When the evening’s pace in the newsroom of a daily newspaper slows and reporters and copy editors sit around waiting for the first edition to come off the presses, they often talk shop.
Sometimes the late-night discussions concern the writing of snappy headlines, which — like cooking a mess of award-winning beanhole beans or training the family dog to serve drinks on the poolside patio — is an art. Some people are good at it. Others, not so much.
The late Sheldon Gross, a former Bangor Daily News reporter and copy editor, insisted that if a certain set of circumstances should present itself there awaited in the wings the greatest all-time headline ever to come out of the state of Maine — a line that could never be topped by any latter-day pretender to the throne in such matters.
What was needed, Gross explained, was the cooperation of a mechanic in the Androscoggin County town of Mechanic Falls in falling down a well, say, or off a high bar stool in a manner worthy of coverage. The headline for the resulting news story, he suggested, would be obvious to anyone with a pulse: “Mechanic Falls mechanic falls,” and the line would repose forever in the Headline Writing Hall of Fame.
Alas, the planets never properly aligned to permit the event, and, to my knowledge, the headline remains unused to this day. And a pity it is, for it would certainly hold up well against others of the genre, including that shopworn classic, “Small medium at large,” a legendary headline crafted by some unknown wag to introduce an imaginary story about a short fortune teller who escaped from prison and eluded capture.
I believe the Mechanic Falls offering would win a two-thumbs-up approval from heavy hitters such as syndicated word maven, punster and best-selling author Richard Lederer, whose book Adventures of a Verbivore, published in 1994 by Pocket Books, is a page-turner for those who get their kicks playing with words. (Carnivores eat meat, herbivores chomp plants and verbivores — a word coined by Lederer — devour words, a book jacket blurb explains.)
Lederer asks the reader to imagine being a newspaper editor charged with creating clever headlines for stories that are to run in the morning paper. What headline would the reader concoct to go over a story about an explosion at a factory that makes small parts for Datsun automobiles? A good place to start might be “It Rained Datsun Cogs.”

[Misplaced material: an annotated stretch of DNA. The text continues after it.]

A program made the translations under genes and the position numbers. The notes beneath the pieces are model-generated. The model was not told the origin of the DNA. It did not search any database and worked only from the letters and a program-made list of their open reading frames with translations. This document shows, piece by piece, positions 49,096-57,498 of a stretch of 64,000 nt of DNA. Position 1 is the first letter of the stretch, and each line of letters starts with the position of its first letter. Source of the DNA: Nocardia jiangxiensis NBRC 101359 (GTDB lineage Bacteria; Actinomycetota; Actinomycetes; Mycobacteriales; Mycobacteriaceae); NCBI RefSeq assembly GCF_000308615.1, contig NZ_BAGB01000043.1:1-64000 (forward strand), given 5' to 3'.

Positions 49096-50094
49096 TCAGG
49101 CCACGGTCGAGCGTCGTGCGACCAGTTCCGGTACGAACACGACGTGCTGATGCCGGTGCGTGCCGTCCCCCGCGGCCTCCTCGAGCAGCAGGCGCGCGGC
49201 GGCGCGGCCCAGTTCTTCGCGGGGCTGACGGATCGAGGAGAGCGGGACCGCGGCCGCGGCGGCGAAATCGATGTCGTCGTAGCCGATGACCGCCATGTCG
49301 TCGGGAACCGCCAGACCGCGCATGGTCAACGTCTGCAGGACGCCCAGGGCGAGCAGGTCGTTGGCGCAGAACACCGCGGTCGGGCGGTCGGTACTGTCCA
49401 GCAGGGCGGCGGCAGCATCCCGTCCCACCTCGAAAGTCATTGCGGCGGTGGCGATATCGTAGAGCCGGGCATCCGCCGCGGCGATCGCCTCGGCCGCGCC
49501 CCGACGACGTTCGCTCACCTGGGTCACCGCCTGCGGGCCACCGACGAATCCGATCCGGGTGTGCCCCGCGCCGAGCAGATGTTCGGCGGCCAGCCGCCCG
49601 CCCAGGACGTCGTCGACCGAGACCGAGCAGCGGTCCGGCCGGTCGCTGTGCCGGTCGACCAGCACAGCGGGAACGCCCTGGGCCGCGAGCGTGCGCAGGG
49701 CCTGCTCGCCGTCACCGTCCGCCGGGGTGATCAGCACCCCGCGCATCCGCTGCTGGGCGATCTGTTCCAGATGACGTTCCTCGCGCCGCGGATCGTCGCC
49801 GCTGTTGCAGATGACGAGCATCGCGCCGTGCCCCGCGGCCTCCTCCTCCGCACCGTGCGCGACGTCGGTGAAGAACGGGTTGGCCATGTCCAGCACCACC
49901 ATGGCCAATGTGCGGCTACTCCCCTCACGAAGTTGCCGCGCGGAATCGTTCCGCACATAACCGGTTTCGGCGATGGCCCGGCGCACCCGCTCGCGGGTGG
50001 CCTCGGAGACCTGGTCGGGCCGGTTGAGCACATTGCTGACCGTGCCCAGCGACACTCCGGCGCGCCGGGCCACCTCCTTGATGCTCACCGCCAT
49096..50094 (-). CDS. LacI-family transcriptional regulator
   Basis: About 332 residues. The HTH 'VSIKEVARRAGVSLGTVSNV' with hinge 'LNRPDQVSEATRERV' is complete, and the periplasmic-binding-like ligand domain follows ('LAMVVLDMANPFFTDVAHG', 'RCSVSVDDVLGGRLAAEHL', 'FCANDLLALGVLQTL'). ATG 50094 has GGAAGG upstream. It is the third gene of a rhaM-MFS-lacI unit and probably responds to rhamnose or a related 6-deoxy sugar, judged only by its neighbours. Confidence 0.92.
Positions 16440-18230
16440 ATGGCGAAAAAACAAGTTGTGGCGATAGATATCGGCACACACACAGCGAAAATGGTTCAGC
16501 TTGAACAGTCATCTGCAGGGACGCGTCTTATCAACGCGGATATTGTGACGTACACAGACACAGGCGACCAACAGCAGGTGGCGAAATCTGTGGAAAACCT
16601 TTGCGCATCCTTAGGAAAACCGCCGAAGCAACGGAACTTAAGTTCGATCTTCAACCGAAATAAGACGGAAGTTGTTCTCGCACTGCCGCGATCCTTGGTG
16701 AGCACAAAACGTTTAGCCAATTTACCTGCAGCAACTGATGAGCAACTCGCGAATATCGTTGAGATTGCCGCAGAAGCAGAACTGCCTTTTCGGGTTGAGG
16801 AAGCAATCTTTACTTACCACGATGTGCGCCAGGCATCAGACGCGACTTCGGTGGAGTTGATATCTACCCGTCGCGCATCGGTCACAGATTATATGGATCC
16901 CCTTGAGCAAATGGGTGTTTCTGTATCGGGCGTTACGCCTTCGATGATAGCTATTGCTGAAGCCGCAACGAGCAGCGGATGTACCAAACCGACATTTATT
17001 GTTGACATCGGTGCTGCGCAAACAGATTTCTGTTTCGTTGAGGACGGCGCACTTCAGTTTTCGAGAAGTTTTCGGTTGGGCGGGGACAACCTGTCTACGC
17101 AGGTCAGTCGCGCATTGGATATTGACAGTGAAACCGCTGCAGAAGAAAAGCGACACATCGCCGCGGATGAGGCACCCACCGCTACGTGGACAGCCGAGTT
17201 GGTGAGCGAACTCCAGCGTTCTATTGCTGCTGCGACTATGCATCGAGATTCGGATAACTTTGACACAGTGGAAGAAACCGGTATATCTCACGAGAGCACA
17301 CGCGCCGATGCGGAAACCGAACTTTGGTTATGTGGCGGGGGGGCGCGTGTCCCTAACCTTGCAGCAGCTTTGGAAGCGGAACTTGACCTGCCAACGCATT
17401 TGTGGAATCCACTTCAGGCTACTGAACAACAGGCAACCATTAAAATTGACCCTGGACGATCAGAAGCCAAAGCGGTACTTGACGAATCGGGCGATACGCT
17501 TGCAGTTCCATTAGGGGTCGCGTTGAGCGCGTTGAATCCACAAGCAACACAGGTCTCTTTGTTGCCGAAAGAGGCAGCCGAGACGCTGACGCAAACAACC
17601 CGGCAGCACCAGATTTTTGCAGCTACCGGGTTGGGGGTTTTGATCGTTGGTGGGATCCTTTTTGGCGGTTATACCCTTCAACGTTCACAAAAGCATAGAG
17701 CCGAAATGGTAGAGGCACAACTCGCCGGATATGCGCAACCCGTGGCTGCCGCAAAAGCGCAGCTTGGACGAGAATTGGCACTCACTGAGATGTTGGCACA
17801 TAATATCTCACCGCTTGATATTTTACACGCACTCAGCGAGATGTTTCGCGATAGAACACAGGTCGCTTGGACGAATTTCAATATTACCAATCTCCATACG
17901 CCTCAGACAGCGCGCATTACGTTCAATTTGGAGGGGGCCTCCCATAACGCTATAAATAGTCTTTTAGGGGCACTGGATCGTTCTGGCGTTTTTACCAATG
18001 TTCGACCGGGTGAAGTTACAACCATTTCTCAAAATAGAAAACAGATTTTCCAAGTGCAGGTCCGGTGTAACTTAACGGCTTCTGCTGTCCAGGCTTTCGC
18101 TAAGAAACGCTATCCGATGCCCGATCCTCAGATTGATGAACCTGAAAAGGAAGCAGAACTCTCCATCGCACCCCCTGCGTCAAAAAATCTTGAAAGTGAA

If former television news anchor Connie Chung were to get into the teakwood business, a great headline would be “Chung In Teak.” Should a major balsa wood products factory burn, the perfect headline would be “Great Balsa Fire,” Lederer advises.
And so on, until the reader begs for mercy.
It’s easy, of course, to write catchy headlines when you manufacture the story to fit the head, rather than the other way around. Transform Connie Chung into a teakwood dealer and the resulting headline practically writes itself. But coming up with a brilliant play on words under pressure of deadline and with a hardline copy desk chief breathing down your neck is another matter.
I’ve always thought “Holy Smoke” as the headline over a photograph of a church on fire would be a swell offering. But on the few occasions when I’ve had the opportunity to see how it might fly with readers, discretion has become the better part of valor at the last minute, and the line has never seen the light of day.
Sometimes, a crafty headline writer deliberately aims for a double meaning, with good results. And sometimes he or she unwittingly comes up with an unintended double meaning, with even better results.
“Mrs. Ghandi stoned at rally in India,” a headline that ran years ago in the Toronto Star, has long been a favorite of mine. As have “Milk drinkers turn to powder,” courtesy of the Detroit News, and “Stud tires out,” headline the Ridgewood (N.J.) News ran over a story about outlawed studded tires. A couple of home-grown BDN clunkers that cannot be repeated in a family newspaper are also keepers.
But none of them, intended or otherwise, has quite the pizazz of “Mechanic Falls mechanic falls.” It would be nice to some day see that one put to good use “jest for the pun of it,” as Lederer might say.
BDN columnist Kent Ward lives in Limestone. His e-mail address is firstname.lastname@example.org.